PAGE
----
EET: Would that be a structure in the silicon architecture?
Lipson: Yes, it would. And all of what we are doing is compatible with standard CMOS processing techniques.
EET: Intel's reversed-biased devices for controlling carrier concentration in waveguides also are compatible with CMOS.
Lipson: Intel's is a very important breakthrough. Research groups worldwide for many many years have had this goal of achieving a silicon laser. The fact that Intel finally got it to lase is very encouraging. To get its silicon optical cavity to lase, Intel's laser uses another light source to pump it. One could use such a laser as Intel's, for instance, as nonlinear devices, such as a wavelength converter on an all-optical chip for example in all-optical networks, where Intel's laser could have a big impact.
EET: Is your group trying to make a silicon laser too?
Lipson: We are currently not working on making a silicon laser, and there are several reasons for it. I know it's an important hope, but I don't think the lack of a silicon laser is a stumbling block for the field. Think of it as an optical battery you don't expect an electronic battery to be on an electronic chip, and it's the same way here. We don't expect our optical battery to be on the all-optical chip, and we shouldn't expect it to be. A single source outside the all-optical chip distributes the power better.
EET: Which optical silicon functions will appear in chips first?
Lipson: The first will definitely be passive silicon optical components, such as waveguides, filters, bends and so on, because they have been worked on the most extensively. For almost two decades they have been researched in the laboratory, and now chips are being made that show very low losses with very efficient designs.
EET: Have passive silicon optical chips matured enough to be made commercially?
Lipson: Yes, definitely. Then the next step will be to introduce active devices that interconnect, so we can externally control the flow of the light where is the light going. And here is where modulators like ours will be introduced.
EET: And switches too?
Lipson: Yes, yes switches and modulators. We might need amplifiers as well. And the next step will be for all-optical circuits, like optical networks, where you will definitely want to do some logic steps, for example, in decoding routers.
EET: How far off are all-optical chips that perform logic functions?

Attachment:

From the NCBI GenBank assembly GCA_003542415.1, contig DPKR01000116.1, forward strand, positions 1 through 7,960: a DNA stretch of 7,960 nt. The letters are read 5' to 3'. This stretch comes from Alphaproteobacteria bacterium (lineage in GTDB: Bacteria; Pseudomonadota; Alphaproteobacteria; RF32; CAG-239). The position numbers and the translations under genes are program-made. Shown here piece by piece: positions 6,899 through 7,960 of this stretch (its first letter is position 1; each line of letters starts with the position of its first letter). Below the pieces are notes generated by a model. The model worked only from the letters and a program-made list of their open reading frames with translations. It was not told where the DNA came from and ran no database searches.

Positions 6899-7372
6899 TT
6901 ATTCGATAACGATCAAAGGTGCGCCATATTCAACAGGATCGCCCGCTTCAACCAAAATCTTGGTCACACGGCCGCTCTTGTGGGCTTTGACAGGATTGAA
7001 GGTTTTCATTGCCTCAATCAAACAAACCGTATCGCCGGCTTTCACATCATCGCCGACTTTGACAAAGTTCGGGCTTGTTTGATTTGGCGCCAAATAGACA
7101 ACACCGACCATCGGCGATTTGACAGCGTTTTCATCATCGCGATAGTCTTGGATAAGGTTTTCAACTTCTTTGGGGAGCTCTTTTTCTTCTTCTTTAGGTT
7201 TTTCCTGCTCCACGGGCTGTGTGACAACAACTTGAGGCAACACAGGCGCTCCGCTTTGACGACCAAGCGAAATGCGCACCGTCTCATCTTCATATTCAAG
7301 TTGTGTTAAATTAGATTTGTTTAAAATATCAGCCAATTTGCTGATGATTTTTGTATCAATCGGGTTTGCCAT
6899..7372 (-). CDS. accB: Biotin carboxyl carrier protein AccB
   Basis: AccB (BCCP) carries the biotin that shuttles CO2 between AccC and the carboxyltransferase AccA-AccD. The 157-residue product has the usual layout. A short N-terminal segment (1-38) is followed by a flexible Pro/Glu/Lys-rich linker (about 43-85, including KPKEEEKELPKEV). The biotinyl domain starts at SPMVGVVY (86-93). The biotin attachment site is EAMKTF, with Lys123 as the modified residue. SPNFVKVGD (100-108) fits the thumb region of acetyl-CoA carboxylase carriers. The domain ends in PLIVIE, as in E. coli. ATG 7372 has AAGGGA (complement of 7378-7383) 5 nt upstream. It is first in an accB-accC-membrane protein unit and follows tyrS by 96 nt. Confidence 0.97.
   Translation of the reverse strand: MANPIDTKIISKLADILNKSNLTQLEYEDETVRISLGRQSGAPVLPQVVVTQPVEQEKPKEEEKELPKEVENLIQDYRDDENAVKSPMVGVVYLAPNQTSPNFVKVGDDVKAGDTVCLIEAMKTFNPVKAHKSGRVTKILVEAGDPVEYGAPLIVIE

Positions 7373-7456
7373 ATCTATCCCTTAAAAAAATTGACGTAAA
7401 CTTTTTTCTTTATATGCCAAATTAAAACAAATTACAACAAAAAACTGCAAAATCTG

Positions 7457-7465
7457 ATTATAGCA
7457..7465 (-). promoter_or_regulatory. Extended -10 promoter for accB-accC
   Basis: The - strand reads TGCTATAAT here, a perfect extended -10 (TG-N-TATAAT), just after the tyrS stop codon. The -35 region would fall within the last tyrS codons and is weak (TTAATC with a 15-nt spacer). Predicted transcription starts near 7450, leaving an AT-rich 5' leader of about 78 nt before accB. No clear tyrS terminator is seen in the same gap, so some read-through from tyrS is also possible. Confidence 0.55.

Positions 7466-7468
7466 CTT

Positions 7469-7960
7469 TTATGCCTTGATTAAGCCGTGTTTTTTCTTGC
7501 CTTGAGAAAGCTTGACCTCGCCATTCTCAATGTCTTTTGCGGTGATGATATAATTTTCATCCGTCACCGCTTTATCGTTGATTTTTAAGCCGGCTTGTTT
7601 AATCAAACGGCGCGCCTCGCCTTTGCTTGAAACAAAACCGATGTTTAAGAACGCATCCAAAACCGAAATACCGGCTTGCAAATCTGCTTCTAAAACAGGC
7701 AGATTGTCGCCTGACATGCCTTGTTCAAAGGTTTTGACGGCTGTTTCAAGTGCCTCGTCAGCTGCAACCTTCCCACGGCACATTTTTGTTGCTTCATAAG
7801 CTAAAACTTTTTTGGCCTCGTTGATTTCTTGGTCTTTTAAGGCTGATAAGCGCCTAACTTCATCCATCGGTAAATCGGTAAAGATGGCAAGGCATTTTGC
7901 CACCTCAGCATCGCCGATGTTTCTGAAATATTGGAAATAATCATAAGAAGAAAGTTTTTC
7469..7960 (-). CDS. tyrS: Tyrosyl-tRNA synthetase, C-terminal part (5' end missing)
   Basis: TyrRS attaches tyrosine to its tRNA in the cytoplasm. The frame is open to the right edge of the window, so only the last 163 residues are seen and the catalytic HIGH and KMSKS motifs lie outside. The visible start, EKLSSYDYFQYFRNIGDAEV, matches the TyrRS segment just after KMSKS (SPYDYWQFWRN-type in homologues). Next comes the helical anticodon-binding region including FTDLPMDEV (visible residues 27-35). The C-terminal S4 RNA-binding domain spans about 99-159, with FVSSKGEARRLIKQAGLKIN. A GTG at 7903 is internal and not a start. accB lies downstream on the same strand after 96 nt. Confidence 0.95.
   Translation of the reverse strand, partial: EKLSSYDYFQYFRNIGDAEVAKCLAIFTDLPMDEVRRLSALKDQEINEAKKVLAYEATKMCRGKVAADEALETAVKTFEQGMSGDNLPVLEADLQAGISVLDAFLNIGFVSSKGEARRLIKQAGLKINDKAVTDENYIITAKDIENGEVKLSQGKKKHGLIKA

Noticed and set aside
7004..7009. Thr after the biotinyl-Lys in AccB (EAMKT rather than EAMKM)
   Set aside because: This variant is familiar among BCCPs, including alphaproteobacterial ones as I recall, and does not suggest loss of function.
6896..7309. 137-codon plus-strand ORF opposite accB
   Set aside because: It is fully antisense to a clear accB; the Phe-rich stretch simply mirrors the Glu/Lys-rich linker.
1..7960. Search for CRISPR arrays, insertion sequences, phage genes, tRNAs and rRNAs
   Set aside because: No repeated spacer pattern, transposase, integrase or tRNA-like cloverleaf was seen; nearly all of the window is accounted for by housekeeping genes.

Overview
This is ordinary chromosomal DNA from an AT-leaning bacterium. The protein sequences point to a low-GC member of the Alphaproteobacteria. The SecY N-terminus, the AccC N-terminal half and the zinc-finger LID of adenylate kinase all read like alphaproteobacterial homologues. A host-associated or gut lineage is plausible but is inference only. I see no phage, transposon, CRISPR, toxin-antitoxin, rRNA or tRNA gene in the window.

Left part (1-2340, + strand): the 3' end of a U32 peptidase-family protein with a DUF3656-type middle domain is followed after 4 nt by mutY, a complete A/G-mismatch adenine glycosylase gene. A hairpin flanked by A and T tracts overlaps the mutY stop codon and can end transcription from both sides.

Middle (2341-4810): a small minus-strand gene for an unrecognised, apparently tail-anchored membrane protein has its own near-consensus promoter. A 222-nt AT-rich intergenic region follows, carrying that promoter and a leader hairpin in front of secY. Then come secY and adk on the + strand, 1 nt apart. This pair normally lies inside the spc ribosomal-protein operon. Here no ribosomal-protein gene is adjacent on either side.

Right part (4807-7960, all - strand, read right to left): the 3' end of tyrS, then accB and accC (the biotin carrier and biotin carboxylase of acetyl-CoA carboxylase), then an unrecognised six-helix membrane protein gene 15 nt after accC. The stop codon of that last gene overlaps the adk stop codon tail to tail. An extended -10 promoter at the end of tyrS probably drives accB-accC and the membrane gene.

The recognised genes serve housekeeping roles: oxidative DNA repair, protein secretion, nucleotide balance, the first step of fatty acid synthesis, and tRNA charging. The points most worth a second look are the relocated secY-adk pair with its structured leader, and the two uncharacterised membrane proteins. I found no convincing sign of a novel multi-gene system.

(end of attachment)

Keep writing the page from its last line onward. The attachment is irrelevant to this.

Lipson: Now that we have demonstrated optical switches the building blocks it is really just a matter of engineering solutions.
EET: Can you give us a timetable?
Lipson: Today, networks from 1 to 10 km long are more economical if made all optical. So it will really depend on distance from that last kilometer on down. For instance, for the distance from rack to rack, it is predicted that in about two to five years it will become more economical to make rack-to-rack communications optical. These of course will not be silicon at first, but they will be optical.
EET: So, you think nonsilicon optical devices will work their way down to the backplane, with more-economical silicon replacements coming up right behind them?
Lipson: Well, for the shorter distance from board to board or from chip to chip, that will still be electrical for at least the next 10 years. And what really determines if and when optics will be introduced or not is how much the existing copper can satisfy user demand for more bandwidth, and how low the cost of optics can go. If we can make the optics on silicon, then it would make a stronger case for replacing copper with optics.
EET: What's the next step for you?
Lipson: We are working on demonstrating high-performance devices, at the submicron scale, as building blocks for on-chip optical integrated systems. We have several ongoing efforts in the lab, all based on strong optical confinement. We are developing new types of optical light-confinement structures that are extremely small so that we have better control over the optical properties. With such high confinements we will be able to achieve optical elements on-chip with unprecedented bandwidth, low power and high speed.